The City of Ballarat has a message for residents carrying out home projects – “don’t dump your DIY junk” in your yellow recycling bin.
Contamination in Ballarat’s recycling bins is usually around 15 per cent but, during COVID-19, has risen to 20-25 per cent. The City of Ballarat’s aim is to reduce this to just five per cent.
A large part of this contamination is DIY project waste, such as timber, metal pipes, garden hoses, porcelain, eWaste, soft plastics, and textiles, which must be sorted out of general recycling and transported back to landfill at an increased cost to ratepayers.
The City of Ballarat will also go out to tender for its recycling services within the next 12 months, with higher yellow bin contamination rates also potentially increasing the contract price.
Most importantly, less yellow bin contamination means more of our recycling can be reused in new products, such as bench seats or bollards.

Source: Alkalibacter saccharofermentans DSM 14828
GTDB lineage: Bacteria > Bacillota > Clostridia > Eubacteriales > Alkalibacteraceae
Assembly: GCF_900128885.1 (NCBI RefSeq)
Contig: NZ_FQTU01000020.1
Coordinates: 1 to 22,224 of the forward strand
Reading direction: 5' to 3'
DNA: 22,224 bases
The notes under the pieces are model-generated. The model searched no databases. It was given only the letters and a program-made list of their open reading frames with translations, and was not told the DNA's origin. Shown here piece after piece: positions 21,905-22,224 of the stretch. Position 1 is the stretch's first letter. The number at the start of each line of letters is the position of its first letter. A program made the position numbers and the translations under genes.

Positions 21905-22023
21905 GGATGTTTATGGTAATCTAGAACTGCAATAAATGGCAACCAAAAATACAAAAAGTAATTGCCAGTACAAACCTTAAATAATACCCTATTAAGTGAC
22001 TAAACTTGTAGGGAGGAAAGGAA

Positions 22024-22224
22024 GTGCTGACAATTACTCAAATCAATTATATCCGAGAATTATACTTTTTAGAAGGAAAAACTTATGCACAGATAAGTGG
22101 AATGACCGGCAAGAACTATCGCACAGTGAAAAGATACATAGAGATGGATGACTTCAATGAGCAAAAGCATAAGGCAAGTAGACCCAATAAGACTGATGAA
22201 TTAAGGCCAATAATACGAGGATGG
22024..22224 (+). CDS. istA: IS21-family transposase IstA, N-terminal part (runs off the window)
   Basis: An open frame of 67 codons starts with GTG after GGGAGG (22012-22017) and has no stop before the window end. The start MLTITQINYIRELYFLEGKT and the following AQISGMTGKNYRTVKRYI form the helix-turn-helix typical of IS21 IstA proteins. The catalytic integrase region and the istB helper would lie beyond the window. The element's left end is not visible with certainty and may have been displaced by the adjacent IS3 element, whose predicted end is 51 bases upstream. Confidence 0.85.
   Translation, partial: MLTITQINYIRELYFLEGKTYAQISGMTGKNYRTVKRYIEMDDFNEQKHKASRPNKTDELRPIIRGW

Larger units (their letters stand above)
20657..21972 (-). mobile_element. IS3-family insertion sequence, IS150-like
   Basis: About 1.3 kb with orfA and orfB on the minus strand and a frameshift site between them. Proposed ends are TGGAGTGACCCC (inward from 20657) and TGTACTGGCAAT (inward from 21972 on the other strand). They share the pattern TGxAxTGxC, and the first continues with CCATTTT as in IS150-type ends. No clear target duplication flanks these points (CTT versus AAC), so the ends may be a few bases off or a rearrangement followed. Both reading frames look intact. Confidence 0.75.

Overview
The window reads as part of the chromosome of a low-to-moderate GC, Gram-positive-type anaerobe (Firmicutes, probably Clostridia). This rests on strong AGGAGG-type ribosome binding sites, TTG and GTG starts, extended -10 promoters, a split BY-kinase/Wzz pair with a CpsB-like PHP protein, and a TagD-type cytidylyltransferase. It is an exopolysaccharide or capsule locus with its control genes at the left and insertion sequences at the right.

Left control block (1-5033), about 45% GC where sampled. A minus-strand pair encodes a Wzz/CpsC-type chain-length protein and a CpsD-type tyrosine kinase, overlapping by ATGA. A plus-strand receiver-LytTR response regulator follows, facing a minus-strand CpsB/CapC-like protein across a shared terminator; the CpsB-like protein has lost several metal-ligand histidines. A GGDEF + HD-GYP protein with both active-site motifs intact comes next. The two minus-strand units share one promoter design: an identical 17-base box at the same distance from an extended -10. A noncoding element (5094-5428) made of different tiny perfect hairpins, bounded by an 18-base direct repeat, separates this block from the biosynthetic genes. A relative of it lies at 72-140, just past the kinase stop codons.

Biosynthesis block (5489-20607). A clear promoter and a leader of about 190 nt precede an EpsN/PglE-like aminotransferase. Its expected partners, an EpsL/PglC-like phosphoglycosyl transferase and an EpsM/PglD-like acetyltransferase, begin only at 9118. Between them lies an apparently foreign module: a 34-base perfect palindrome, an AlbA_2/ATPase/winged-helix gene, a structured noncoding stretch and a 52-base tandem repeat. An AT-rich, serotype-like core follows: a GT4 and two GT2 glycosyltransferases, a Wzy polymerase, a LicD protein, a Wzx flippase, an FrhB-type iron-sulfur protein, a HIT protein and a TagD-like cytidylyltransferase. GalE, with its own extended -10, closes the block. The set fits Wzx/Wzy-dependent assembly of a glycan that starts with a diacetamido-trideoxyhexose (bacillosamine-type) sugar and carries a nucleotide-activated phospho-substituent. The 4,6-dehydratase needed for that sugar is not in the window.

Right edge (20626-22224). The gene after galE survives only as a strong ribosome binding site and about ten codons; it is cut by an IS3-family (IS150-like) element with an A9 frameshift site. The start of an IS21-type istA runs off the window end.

So, what can you do with your DIY waste? Load it up in a trailer and take it to the Ballarat Transfer Station, using your free vouchers recently distributed to all residents (up to one cubic metre per voucher) via mail.
Correct materials to put loose in your yellow recycling bin are:
- Rinsed plastic bottles and containers from your kitchen, bathroom, and laundry
- Rinsed aluminium cans and rinsed aluminium trays
- Clean paper and cardboard
Incorrect materials to put in your yellow recycling bin are:
- Glass – take to a Pass on Glass site
- Plastic bags wrapped around recyclables
- Food waste
- Electrical waste such as toy cars
City of Ballarat councillor Belinda Coates said Ballarat is also transitioning to a circular economy.
“This is where we repurpose a lot of waste to make sure we are using all of our resources to their full extent, and not just throwing it all into landfill. We can all do our part by ensuring we keep our recycling bins free of our DIY project waste,” Cr Coates said.
For Ballarat Transfer Station opening hours and other information visit ballarat.vic.gov.au.